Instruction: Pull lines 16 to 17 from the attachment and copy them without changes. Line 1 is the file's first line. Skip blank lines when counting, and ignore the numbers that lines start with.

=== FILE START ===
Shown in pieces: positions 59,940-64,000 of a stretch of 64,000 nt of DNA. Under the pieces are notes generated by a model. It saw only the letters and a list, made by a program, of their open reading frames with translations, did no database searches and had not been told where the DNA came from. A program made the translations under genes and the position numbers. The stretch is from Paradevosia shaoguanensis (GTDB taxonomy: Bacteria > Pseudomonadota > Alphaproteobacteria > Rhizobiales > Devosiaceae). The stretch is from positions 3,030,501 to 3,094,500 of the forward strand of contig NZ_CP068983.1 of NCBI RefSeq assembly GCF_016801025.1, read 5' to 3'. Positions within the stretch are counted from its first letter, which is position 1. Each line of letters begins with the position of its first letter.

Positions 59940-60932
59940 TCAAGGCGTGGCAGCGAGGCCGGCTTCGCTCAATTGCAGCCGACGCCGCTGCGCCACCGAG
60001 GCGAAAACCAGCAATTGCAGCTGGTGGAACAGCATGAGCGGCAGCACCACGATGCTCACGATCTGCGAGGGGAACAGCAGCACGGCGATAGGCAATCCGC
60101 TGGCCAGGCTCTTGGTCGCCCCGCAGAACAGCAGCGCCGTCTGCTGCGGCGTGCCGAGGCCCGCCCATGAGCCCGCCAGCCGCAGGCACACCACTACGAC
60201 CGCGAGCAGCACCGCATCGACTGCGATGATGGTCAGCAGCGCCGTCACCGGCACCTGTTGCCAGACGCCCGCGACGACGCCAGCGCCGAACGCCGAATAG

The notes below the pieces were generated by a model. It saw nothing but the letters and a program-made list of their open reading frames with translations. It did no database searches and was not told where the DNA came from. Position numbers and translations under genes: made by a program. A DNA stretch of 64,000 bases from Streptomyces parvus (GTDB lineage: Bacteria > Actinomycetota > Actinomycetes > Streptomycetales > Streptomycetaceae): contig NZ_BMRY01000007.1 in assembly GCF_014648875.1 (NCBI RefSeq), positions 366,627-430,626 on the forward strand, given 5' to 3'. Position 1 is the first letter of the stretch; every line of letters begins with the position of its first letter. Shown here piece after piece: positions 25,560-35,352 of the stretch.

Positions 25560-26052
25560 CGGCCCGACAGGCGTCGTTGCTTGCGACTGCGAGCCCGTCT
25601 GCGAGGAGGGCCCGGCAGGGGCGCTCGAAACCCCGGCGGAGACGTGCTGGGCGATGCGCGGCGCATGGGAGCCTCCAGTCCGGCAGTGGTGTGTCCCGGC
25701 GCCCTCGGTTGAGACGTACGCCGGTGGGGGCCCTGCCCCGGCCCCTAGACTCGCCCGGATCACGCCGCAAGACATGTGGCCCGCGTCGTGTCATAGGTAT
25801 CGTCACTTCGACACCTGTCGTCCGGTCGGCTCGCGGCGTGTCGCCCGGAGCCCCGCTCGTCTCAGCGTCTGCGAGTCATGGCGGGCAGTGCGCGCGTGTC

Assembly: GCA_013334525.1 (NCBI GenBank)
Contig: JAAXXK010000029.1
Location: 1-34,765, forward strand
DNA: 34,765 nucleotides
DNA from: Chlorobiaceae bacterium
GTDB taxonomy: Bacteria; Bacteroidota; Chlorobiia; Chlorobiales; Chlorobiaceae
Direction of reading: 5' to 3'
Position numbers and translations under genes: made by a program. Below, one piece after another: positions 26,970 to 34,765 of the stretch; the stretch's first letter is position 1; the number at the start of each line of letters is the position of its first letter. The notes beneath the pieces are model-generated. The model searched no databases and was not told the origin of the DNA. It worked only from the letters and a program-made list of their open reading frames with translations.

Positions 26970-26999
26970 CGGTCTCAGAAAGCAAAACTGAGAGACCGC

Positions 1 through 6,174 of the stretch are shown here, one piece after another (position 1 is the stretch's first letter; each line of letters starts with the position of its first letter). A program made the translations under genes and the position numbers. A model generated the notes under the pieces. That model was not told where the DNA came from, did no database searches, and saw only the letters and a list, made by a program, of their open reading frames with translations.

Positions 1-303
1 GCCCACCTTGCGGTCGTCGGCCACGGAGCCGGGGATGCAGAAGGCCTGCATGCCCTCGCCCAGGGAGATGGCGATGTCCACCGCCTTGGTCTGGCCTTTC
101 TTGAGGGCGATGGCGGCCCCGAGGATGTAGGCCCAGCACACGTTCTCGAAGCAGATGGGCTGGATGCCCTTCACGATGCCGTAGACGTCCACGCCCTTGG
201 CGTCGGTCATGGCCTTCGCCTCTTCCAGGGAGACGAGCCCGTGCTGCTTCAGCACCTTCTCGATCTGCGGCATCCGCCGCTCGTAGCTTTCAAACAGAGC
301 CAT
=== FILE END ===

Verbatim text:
DNA: 34,765 nucleotides
DNA from: Chlorobiaceae bacterium